It does matter how you present the information on your resume. Whenever I add a new experience or project to my resume, I always remember the feedback I received from an individual about my resume - “Sound like an achiever instead of a doer.” Be a humblebrag. If possible, ask your friend, or brother/sister to review your resume for some grammatical mistakes or for the content.

As far as the ATS is concerned, that is something that I do not have detailed knowledge about. It is a black box for me as well. We usually submit a PDF copy of our resume and not every PDF parser parses the text on our resume with 100% accuracy. Take Workday or Lever for example. The content for my resume was more accurately parsed by Lever as opposed to Workday. A workaround that I came up with was to include the specific keywords as many times as I can, but only at relevant places. For example, I used React during a couple of my professional experiences. Hence, I mentioned React in the tech-stack for both the experiences and also mentioned it in the Skills section. You can do something different which may work out for you. Again, this is something that I do on the basis of my intuition and it may not be necessarily correct.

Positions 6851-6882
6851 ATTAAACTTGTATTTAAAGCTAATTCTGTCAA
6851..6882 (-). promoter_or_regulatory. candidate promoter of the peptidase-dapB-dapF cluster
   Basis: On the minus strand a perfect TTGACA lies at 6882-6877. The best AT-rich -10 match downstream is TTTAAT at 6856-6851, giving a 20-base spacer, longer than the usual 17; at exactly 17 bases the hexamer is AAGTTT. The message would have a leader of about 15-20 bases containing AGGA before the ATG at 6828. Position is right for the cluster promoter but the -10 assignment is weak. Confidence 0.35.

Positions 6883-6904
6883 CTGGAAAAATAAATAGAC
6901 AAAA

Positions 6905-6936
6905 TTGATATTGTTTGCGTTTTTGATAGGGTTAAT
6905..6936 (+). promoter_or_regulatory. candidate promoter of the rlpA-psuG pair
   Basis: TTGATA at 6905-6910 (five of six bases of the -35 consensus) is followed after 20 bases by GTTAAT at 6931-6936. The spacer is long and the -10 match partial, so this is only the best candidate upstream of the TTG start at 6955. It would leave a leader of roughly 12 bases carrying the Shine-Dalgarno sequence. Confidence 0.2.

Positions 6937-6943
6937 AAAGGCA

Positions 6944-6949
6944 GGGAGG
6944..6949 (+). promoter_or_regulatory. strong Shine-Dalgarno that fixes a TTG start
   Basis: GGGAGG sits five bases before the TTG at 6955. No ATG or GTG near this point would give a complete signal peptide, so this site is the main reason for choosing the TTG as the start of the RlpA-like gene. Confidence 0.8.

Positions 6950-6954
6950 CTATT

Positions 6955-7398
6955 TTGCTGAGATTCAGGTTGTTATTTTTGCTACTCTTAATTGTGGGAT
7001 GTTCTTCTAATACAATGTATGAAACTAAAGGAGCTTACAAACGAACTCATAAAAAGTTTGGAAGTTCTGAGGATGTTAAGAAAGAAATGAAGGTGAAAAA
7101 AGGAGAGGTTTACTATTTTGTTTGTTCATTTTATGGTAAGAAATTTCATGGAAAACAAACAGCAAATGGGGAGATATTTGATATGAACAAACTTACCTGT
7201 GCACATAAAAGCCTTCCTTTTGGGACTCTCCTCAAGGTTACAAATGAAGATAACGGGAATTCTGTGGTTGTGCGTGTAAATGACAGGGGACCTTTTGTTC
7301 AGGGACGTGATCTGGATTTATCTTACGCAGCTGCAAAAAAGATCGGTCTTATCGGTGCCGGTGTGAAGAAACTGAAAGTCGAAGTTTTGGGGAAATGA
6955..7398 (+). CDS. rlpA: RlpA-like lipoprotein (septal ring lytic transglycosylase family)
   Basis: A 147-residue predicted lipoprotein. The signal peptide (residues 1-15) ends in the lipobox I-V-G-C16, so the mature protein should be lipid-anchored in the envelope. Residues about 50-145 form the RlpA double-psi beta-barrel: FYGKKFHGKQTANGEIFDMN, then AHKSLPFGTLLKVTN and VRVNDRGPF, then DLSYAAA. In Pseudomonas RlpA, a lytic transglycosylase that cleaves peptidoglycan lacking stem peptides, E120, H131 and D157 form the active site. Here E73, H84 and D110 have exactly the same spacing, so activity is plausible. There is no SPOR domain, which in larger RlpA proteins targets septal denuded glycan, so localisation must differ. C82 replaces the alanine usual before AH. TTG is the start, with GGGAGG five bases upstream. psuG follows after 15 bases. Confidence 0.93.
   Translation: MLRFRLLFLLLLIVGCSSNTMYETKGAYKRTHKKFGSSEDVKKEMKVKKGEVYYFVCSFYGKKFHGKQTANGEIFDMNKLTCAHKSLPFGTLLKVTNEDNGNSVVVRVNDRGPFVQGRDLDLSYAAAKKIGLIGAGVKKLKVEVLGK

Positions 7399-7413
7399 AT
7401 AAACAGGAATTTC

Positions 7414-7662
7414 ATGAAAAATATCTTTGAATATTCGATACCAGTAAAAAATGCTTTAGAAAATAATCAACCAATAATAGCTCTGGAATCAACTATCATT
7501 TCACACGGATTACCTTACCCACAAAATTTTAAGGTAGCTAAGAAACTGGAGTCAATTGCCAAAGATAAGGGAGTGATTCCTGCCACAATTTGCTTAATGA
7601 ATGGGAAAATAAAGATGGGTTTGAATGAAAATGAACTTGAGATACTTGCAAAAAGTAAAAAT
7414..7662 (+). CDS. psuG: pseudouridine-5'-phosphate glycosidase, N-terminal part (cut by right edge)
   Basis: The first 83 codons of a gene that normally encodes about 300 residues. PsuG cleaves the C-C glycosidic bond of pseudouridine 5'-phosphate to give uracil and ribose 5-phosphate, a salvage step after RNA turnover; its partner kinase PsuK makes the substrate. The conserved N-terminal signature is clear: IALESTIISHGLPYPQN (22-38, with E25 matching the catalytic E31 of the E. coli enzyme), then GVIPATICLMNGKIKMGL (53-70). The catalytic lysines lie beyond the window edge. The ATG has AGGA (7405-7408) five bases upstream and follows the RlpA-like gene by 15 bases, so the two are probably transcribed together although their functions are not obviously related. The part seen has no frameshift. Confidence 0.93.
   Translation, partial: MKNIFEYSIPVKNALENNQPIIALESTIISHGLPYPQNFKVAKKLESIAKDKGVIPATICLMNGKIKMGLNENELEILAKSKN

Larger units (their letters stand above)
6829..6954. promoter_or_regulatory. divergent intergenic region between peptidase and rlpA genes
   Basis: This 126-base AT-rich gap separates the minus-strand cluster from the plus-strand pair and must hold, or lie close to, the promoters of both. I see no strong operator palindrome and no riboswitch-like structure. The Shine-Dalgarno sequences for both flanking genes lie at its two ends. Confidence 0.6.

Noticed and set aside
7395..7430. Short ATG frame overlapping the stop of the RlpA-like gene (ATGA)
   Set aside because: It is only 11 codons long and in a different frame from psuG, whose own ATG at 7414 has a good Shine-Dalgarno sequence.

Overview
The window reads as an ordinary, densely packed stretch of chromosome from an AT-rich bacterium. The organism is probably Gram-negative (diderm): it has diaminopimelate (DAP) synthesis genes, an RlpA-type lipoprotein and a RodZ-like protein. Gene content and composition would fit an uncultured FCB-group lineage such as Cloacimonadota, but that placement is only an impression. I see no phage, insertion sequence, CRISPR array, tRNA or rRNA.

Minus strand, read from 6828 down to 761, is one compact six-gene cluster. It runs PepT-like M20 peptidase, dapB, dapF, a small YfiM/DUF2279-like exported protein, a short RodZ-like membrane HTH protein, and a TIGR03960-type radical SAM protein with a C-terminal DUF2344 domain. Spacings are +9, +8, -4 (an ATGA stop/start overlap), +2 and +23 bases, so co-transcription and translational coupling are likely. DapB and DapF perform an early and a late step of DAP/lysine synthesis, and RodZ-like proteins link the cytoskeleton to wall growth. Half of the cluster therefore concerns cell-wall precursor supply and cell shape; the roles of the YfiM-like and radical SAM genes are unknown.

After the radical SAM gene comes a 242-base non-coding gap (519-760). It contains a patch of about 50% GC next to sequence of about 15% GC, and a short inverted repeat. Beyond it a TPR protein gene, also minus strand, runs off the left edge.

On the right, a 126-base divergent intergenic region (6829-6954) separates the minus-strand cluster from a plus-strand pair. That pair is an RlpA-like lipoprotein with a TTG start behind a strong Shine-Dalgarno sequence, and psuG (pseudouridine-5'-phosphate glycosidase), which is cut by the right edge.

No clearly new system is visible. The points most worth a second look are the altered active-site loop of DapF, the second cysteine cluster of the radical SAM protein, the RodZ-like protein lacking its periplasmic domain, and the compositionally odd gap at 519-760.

Building your profile

At least for opportunities in the US, I have realised that being good at just algorithmic programing is not enough to get interview calls. Sooner or later, you will definitely get an interview call from a company, but there will always be someone who is as good at algorithmic programing as you are, and also knows a piece of technology or has prior experience, which you don’t. You have got to stand out! It does not matter if you have a black belt or a master title on some random platform for competitve programming. Being good at basic algorithmic programming is enough. Having the ability to solve Easy or Medium level questions on LeetCode is enough. What makes a difference is that you have some software engineering experience apart from algorithmic programming.

Now how can you do that?

Learn a new technology by doing a personal project, contributing to Open Source Software (OSS), participating in Hackathons are some ways that can help you to build your overall profile. Not only will these make your profile stronger, but they will also give the interviewer more topics to ask during the interview. More the experience or number of interesting projects you have, more the chances of the interviewer asking questions about them and not just a random leetcode question.

Okay, now what?

Image credit: [Reddit](
Image credit: Reddit